When the United Nations drafted the Rome Statute, it intended to create an entity, what would eventually become the International Criminal Court, that would enforce criminal justice on an international level. The Member States, upon which the authority of the ICC depends, are often far more concerned with simply ending the offenses and achieving peace than they are with prosecuting the perpetrators. As a result of this ideological conflict between peace and justice, the efficiency and value of the ICC is jeopardized. This Note discusses the current situation in Uganda as an example of the conflict of interests between a Member State and the court. After initiating the ICC’s investigation into the Lord’s Resistance Army, a militant group that has plagued the northern region of the country for decades, Uganda has since requested that the prosecution of the rebel leaders be discontinued in order to achieve peace. By examining the interests of both the ICC and the Member States, this Note argues that the language of the Rome Statute has a provision which can be interpreted in a manner that would protect the credibility and goals of every party involved.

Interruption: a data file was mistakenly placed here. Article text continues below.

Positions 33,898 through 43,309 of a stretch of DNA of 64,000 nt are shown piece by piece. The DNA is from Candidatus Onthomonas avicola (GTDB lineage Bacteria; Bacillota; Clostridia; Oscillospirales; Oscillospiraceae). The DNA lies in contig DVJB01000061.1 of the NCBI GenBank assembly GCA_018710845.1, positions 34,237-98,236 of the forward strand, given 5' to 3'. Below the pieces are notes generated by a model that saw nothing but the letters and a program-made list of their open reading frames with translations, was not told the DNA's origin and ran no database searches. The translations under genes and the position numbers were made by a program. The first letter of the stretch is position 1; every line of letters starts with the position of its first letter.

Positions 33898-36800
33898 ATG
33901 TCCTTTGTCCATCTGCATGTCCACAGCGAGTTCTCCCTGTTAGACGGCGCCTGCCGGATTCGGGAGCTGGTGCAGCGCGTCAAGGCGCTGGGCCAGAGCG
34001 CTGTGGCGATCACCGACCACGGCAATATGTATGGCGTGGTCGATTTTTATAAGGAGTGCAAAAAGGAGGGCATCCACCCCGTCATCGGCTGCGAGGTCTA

Military, War, and Peace
- Journal title
Boston College International and Comparative Law Review
- Date submitted
6 September 2022